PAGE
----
This effect was unrelated to any effects on membrane integrity, as HAMLET caused no membrane damage, indicated by a lack of propidium iodide staining of bacterial DNA inside the cells, or of leakage of ATP, DNA, or RNA into the culture supernatant (measured by a luciferase assay, or the absorbance of the supernatant at 260 nm, respectively, as described in the Materials section; data not shown). This was not surprising as HAMLET is unable to kill S. aureus even at concentrations 50-fold higher than those used in these assays. These results suggest that HAMLET-induced sensitization of S. aureus requires sodium-dependent calcium influx resulting in rapid depolarization of the transmembrane electrical potential of the staphylococcal membrane and is not associated with membrane disruption (Figure 4C).

HAMLET induces dissipation of the proton motive force

The observed effect of HAMLET on membrane potential prompted us to examine other aspects of membrane function associated with antibiotic resistance. The proton motive force is composed of both the transmembrane electrical potential measured above, and the transmembrane chemical proton gradient both of which are important for drug efflux [29], [30]. To assess the effect of HAMLET on the transmembrane proton gradient we measured the intracellular pH of cells after exposure to HAMLET. A representative experiment is shown in Figure 4D. As a positive control the hydrogen-ionophore CCCP was added (1st arrow – blue line). Addition of HAMLET (1st arrow – red line) similarly resulted in rapid intracellular acidification and dissipation of the pH gradient. Preincubation of cells with Ruthenium red (purple line) or Amiloride (green line) did not fully inhibit HAMLET-induced dissipation of the pH gradient (1st arrow), indicating that sodium-dependent calcium transport and dissipation of the proton gradient may be partially parallel or sequential. At the end of each experiment (2nd arrow) the pH gradient was completely dissipated using a combination of nigericin and valinomycin to induce a pHi of the external buffer (complete dissipation of the proton motive force). The results show that HAMLET effectively dissipated the proton gradient.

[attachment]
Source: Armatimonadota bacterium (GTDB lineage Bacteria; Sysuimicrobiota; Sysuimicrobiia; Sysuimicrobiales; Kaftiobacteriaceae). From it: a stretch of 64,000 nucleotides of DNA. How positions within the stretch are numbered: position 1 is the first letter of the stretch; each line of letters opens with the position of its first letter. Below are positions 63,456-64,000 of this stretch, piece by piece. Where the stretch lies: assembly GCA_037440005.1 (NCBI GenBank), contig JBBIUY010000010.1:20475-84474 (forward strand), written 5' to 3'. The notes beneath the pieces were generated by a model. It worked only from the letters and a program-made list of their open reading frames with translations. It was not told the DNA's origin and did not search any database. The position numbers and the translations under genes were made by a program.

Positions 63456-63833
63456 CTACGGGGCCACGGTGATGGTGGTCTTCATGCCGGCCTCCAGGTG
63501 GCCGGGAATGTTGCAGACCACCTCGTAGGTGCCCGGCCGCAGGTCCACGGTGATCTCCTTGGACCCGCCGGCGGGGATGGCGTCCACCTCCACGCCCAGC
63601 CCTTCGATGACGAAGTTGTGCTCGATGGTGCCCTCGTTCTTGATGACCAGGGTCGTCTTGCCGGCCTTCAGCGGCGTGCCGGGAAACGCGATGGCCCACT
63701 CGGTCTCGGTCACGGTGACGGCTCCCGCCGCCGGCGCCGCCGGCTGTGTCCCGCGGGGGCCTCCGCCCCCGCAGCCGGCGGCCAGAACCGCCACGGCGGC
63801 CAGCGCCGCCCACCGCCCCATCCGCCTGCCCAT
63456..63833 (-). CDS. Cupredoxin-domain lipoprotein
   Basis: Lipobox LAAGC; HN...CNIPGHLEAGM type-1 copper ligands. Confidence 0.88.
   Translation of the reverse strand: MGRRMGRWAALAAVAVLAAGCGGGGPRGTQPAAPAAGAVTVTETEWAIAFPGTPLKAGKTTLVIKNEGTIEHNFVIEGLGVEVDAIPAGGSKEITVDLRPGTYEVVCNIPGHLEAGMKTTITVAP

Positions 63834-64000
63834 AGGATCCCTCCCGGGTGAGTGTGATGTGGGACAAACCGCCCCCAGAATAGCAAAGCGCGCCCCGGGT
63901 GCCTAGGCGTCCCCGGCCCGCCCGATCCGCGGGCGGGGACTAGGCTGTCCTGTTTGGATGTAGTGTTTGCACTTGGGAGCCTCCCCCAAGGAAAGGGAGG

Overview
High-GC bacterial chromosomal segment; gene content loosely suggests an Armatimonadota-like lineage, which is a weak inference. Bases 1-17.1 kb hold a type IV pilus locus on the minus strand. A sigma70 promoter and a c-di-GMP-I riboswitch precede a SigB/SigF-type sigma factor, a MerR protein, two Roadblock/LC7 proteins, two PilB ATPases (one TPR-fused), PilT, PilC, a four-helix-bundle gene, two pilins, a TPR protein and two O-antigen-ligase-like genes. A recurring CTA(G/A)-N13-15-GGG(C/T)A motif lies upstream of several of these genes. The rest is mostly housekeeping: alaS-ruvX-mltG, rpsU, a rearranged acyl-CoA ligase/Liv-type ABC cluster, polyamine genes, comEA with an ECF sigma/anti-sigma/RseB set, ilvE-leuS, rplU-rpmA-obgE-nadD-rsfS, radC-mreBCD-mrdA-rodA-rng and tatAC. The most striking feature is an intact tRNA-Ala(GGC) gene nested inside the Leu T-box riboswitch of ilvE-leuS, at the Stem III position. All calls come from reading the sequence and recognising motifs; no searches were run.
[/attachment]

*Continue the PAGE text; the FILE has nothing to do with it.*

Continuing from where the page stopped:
HAMLET increases gentamicin, vancomycin, and beta lactam association with staphylococcal cells